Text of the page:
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12 March, 2008 / theexpositor

R.C. Sproul-Regeneration Preceeds Faith

“No man has the power to raise himself from spiritual death. Divine assistance is necessary. This grace, according to Rome, comes in the form of what is called prevenient grace. “Prevenient” means that which comes from something else. Rome adds to this prevenient grace the requirement that we must “cooperate with it and assent to it” before it can take hold in our hearts.

This concept of cooperation is at best a half-truth. Yes, the faith we exercise is our faith. God does not do the believing for us. When I respond to Christ, it is my response, my faith, my trust that is being exercised. The issue, however, goes deeper. The question still remains: “Do I cooperate with God’s grace before I am born again, or does the cooperation occur after?” Another way of asking this question is to ask if regeneration is monergistic or synergistic. Is it operative or cooperative? Is it effectual or dependent? Some of these words are theological terms that require further explanation.

A monergistic work is a work produced singly, by one person. The prefix mono means one. The word erg refers to a unit of work. Words like energy are built upon this root. A synergistic work is one that involves cooperation between two or more persons or things. The prefix syn – means “together with.” I labor this distinction for a reason. The debate between Rome and Luther hung on this single point. At issue was this: Is regeneration a monergistic work of God or a synergistic work that requires cooperation between man and God? When my professor wrote “Regeneration precedes faith” on the blackboard, he was clearly siding with the monergistic answer. After a person is regenerated, that person cooperates by exercising faith and trust. But the first step is the work of God and of God alone.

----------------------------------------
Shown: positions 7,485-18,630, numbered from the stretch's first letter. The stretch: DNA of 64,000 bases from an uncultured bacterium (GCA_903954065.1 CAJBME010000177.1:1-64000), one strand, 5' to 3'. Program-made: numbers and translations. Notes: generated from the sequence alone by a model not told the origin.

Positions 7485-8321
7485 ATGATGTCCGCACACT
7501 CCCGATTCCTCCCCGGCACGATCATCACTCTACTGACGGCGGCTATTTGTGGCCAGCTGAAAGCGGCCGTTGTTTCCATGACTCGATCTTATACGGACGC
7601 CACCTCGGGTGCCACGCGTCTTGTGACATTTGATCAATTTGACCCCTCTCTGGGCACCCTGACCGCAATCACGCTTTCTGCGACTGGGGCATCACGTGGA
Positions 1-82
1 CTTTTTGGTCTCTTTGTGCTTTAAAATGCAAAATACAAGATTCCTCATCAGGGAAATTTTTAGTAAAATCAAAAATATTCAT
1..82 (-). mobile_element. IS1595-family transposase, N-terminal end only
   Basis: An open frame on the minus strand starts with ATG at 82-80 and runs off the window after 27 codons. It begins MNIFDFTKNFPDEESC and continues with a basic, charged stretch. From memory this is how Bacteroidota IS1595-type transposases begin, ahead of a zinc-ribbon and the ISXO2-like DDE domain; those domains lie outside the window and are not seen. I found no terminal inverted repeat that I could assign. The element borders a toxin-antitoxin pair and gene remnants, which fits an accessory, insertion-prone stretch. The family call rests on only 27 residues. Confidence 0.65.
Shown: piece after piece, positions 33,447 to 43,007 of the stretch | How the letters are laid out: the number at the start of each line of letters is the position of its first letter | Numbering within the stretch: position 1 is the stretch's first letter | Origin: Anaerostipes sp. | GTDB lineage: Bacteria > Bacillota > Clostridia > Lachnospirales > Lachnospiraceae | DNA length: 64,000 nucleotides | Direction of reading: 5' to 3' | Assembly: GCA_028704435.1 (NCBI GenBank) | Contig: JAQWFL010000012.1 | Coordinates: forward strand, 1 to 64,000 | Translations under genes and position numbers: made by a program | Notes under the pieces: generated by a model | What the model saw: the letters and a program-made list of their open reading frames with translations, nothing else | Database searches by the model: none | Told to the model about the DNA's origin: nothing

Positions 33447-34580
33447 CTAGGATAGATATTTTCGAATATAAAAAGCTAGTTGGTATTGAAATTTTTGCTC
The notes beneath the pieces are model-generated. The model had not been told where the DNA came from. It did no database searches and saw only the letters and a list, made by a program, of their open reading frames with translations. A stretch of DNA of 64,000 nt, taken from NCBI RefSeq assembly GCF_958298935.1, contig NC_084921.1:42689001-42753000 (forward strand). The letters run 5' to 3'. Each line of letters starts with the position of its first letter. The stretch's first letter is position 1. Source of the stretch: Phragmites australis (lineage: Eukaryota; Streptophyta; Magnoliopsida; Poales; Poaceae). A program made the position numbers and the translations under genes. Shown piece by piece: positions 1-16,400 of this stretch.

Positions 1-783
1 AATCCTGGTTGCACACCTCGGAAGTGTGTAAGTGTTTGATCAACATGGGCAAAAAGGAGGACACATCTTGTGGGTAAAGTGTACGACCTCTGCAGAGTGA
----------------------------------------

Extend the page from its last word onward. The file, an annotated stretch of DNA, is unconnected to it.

The reason we do not cooperate with regenerating grace before it acts upon us and in us is because we can- not. We cannot because we are spiritually dead. We can no more assist the Holy Spirit in the quickening of our souls to spiritual life than Lazarus could help Jesus raise him for the dead.” Read the entire article…..

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3 Comments

  1. Brett S / Mar 13 2008 14 09

    I ‘m reluctant to disagree with a brilliant Christian thinker like Dr. Sproul because I admire his work, and he’s probably forgotten more theology than I can ever hope to learn in my lifetime. But a few comments of things that confuse me about the article:

    – Aquinas and Augustine are still canonized Saints and “Doctors” of the Roman Catholic Church, so obviously there’s more common ground with dreaded “Rome” than disagreements, right?
    – Roman Catholic doctrine has always taught that initial regeneration (being born again) it totally a work of God’s grace. [Truly, truly, I say to you, unless one is born of water and the Spirit, he cannot enter the kingdom of God. John 3:5]
    – It’s kinda misleading to say that, “according to Rome” prevenient grace is what regenerates us? The Catechism describes prevenient grace operating as follows: